Forfeiture and penalties in respect of goods unlawfully unloaded and goods the importation of which is prohibited or restricted
50.(1)
Where any goods—
(a)
are unloaded, removed or dealt with contrary to section 48 or 49 or to the terms and conditions in any permission of the Comptroller; or
(b)
the importation of which is for the time being prohibited or restricted by or under any enactment, are imported, landed or unloaded contrary to any prohibition or restriction for the time being in force with respect thereto under any enactment;
the goods shall, subject to subsection (2), be liable to forfeiture.
(2)
Where any goods, the importation of which is for the time being prohibited or restricted under any enactment, are on their importation either—
(a)
reported as intended for exportation in the same ship or aircraft; or
(b)
entered for transit or transhipment; or
(c)
entered to be warehoused for exportation or for use as stores,
the Comptroller may, if he sees fit, permit the goods to be dealt with accordingly.
(3)
Any person who unloads, removes or deals with or attempts to unload, remove or deal with any goods contrary to section 48 or 49 shall be liable to a penalty of $500 or 3 times the value of such goods whichever is the greater.
(4)
Any person who imports, unloads or brings into Barbados or is concerned in importing, unloading, or bringing into Barbados any prohibited goods or any goods the importation of which is restricted contrary to such restriction with intent to evade any such prohibition or restriction or attempts to perform or is concerned in the performance of any of the aforesaid acts with such intent as aforesaid shall be liable to a penalty of $500 or 3 times the value of such goods whichever is the greater or to imprisonment for one year or to both, and may be detained.
Penalty for wrongly breaking bulk, etc.
51.(1)
Where
(a)
any alteration is made in the stowage of the goods on board any ship or aircraft which has arrived in Barbados from a place outside Barbados, so as to facilitate the unloading of any part of such goods before such ship or aircraft has arrived at the place at which the unloading of such goods is to take place or, not being a steamship or ship or aircraft specially allowed so to do, before report of such ship or aircraft has been made in accordance with section 34; or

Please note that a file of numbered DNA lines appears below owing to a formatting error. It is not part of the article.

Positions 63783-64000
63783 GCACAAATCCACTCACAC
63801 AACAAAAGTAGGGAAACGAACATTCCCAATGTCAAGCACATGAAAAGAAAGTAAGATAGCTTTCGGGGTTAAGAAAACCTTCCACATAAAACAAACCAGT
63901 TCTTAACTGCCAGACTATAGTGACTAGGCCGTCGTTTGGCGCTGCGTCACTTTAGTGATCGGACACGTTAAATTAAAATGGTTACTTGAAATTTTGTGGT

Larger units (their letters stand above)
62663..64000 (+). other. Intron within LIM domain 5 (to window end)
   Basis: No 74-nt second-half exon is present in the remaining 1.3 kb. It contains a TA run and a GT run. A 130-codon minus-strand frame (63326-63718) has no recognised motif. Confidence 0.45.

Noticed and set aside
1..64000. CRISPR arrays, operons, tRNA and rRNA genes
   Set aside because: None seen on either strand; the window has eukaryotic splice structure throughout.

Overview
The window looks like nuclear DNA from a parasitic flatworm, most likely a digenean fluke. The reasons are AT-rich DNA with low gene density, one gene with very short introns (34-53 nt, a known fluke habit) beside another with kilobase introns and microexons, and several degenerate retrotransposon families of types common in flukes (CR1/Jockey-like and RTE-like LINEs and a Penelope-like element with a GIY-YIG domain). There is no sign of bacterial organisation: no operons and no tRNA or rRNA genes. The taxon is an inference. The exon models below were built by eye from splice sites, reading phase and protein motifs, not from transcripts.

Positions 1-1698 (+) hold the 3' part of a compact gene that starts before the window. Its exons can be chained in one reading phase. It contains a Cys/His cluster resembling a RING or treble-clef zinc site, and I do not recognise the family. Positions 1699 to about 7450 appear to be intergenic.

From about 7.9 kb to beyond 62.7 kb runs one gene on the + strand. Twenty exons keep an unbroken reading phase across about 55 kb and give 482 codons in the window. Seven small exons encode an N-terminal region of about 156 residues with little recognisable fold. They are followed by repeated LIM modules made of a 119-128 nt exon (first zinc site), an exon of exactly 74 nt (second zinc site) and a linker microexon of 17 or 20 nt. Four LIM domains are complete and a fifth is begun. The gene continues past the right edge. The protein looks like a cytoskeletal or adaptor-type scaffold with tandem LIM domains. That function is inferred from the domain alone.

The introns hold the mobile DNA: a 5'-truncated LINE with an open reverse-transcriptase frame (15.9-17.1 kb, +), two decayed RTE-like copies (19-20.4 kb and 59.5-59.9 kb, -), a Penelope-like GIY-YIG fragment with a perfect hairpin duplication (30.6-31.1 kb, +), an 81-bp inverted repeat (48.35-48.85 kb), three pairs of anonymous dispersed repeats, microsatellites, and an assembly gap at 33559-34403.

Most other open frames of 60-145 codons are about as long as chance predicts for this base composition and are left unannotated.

(b)
at any time after arrival as aforesaid any such goods are staved, destroyed or thrown overboard or any such goods are opened without the knowledge and consent of the proper officer,
[2007-2]
then, in every such case, the master of such ship or, as the case may be, the commander of such aircraft or the agent of such master or commander shall be liable to a penalty of $500 unless cause be shown to the satisfaction of the Comptroller.
(2)
For the purposes of subsection (1), the expression goods does not include any stores of a ship or aircraft or any passengers’ baggage.
[2007-2]
Penalty for not accounting for goods reported
52.
Where any goods reported in accordance with this Act (except where remaining on board for re-exportation or, with the permission of the Comptroller, for direct transfer to another ship or aircraft for use as stores or for re-exportation) are not unloaded, removed and deposited either in a place within a customs area approved by the Comptroller for the deposit of goods or such other place as may be so approved by the Comptroller or are not produced at any time before removal from the place of deposit for delivery to the consignee or for warehousing or deposit in a Queen’s warehouse or for exportation when required by the proper officer then, subject to section 53, the master of such ship or, as the case may be, the commander of such aircraft or the agent of such master or commander shall pay the duty thereon unless, subject as aforesaid, he explains the failure to unload, remove and deposit such goods to the satisfaction of the Comptroller or unless, subject as aforesaid, he explains to the satisfaction of the Comptroller his failure to produce such goods when so requested.
Effect of section 52 where master or commander, etc., lawfully parts with the possession of goods
53.
Where the master of a ship or, as the case may be, the commander of an aircraft or the agent of such master or commander delivers any goods to which section 52 relates into the custody or possession of any other person, the onus placed by that section on such master, commander or agent to satisfy the Comptroller or pay the duty on such goods as is in that section provided shall devolve on the person into whose custody or possession the goods were delivered as aforesaid unless such delivery was unlawful.
Exportation and Loading
Entry outwards
54.
The form of entry for any goods which are to be shipped for exportation or as stores for use on a voyage or flight to an eventual destination outside the Island shall be such as may be prescribed, containing such particulars as may be prescribed and shall be delivered by the exporter to the proper officer in such manner as may be prescribed: